|Updated: 7/11/2012 10:00 am
||Published: 7/10/2012 9:32 pm
The Community Food Bank of Eastern Oklahoma is very concerned about the possible cuts to Supplemental Nutrition Assistance Program (SNAP, or food stamps) funding included in a version of the Farm Bill scheduled to be debated in the House Agriculture Committee Wednesday.
They say while they don't know what the future holds; they may need ten times as much food to meet the needs of their partners if or when the deep cuts that have been proposed go into effect.
The current Farm Bill expires at the end of September. The current legislative draft says the House would reduce SNAP spending by about $1.6 billion a year. That means at least 500,000 families nationwide could do with fewer SNAP benefits, including thousands in the sooner state.
“The worst case would be that we would find families that simply do not have enough food to eat and don't have the ability to go and find food assistance,” Susan Tilkin with the CFBEO said.
The Community Food Bank of Eastern Oklahoma is worried if these cuts go through more people will rely on them.
“We would be very concerned that we couldn't meet the need,” Tilkin said.
She says it's especially worrisome for families in Green Country.
“Oklahoma is the hungriest state in the nation. We're tied with Arkansas,” Tilkin said.
Programs meant to help curb that hunger could also be nixed.
“We thought that we were really starting to make a little headway with the double up program at Cherry Street Farmers Market,” Tilkin told FOX23.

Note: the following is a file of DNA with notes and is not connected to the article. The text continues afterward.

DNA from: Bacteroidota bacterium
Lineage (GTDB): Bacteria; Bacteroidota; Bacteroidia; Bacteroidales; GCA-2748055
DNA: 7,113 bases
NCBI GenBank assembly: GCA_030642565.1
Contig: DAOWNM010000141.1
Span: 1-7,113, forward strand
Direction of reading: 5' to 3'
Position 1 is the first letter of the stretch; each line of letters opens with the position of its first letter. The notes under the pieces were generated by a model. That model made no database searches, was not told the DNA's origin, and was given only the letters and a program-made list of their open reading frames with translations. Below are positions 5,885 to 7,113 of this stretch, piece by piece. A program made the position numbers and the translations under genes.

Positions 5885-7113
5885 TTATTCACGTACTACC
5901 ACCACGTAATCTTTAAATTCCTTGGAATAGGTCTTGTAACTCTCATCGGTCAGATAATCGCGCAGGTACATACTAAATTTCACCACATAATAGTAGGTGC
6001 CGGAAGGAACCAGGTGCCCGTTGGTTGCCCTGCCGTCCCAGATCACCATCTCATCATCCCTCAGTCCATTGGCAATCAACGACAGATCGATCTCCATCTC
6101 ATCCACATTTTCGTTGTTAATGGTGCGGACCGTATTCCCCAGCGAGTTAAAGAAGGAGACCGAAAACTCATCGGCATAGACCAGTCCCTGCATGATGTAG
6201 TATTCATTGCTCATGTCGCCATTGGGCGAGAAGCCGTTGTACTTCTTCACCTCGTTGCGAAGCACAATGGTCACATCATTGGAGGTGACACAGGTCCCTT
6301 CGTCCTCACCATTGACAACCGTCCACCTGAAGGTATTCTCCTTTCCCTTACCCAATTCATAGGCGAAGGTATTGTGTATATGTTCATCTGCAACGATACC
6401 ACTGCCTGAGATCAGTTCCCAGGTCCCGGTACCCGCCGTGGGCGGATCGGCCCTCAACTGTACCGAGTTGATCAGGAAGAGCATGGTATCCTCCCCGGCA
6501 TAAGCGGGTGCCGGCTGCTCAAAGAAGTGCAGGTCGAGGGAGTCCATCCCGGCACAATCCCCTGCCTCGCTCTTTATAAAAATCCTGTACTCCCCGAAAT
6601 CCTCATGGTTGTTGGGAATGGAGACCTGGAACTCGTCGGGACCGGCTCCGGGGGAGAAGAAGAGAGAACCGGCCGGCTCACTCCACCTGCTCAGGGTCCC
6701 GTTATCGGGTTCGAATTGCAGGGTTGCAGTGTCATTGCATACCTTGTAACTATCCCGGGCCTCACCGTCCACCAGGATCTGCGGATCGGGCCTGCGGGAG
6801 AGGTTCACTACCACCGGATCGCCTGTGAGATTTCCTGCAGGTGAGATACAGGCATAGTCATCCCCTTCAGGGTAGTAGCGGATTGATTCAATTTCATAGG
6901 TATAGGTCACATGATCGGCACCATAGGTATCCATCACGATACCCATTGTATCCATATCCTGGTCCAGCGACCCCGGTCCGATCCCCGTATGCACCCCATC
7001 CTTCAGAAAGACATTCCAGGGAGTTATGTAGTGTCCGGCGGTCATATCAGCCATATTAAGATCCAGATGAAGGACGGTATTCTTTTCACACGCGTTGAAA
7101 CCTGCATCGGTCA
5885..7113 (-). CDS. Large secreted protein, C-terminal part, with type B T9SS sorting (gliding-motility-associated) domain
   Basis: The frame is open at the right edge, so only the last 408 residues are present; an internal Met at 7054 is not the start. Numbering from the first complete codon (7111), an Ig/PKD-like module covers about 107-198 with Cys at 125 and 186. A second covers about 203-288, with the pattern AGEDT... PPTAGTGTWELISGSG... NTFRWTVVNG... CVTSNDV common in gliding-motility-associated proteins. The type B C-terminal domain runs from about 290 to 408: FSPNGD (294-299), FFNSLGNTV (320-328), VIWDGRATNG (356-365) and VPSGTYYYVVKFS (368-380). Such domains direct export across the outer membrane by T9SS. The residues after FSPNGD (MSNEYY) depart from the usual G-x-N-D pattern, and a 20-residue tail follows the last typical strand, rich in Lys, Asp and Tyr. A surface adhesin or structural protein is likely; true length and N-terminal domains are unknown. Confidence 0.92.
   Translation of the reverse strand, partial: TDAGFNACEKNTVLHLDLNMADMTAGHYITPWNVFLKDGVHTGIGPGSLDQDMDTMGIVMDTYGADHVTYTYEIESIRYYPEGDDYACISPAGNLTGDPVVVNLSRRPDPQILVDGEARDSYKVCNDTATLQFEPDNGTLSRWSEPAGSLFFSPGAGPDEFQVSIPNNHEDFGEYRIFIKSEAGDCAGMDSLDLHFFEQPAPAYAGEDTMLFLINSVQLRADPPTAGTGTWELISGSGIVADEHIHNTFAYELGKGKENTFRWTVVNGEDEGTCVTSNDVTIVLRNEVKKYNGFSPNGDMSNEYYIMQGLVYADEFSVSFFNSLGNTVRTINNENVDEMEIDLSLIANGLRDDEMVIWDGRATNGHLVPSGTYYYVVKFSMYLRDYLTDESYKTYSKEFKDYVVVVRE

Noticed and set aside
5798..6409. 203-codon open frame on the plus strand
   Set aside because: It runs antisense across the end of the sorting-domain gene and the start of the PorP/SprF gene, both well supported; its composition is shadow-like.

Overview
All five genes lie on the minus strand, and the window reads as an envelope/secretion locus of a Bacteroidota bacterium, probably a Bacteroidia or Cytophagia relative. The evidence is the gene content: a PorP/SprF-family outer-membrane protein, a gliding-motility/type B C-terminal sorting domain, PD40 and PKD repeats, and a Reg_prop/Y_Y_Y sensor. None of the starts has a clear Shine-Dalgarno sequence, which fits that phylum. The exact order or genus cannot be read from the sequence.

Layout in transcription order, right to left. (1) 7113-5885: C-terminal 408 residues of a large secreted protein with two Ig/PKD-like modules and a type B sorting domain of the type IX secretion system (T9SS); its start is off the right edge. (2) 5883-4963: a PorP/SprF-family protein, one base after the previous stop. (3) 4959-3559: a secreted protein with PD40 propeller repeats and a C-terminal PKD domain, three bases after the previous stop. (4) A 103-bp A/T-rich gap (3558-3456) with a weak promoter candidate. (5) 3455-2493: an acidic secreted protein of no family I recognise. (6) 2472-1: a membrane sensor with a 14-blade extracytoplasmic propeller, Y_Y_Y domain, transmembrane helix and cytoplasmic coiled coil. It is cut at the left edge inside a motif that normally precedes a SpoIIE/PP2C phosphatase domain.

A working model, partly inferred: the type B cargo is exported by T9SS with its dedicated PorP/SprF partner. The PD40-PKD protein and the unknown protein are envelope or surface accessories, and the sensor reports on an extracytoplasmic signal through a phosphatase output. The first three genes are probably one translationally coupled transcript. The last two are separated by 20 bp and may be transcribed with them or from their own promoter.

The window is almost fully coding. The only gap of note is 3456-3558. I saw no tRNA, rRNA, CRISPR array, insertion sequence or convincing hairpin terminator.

That double up program allows SNAP dollars to be spent at farmer's markets. It’s an initiative that was working in Tulsa to get families to eat healthier.
“We're just now getting the word about to those SNAP recipients. We're getting repeat customers and people who are just thrilled to be able to spend this money at the market, and we want to keep this momentum going,” Melanie Hunter with the Cherry Street and Brookside Farmer’s Markets told FOX23.
Voters aren't sure about the cuts either.
“There are lots of things that could be cut; this might not be best thing. There's lots and lots and lots of fat out there that could be cut,” Amy Eddings told FOX23.
The Senate has already approved a version of the farm bill. In its version, cuts to the SNAP benefit program are less than what the house is proposing. The House Agriculture Committee is scheduled to start debating the bill this morning. That committee is headed up by Oklahoma District Three Representative Frank Lucas.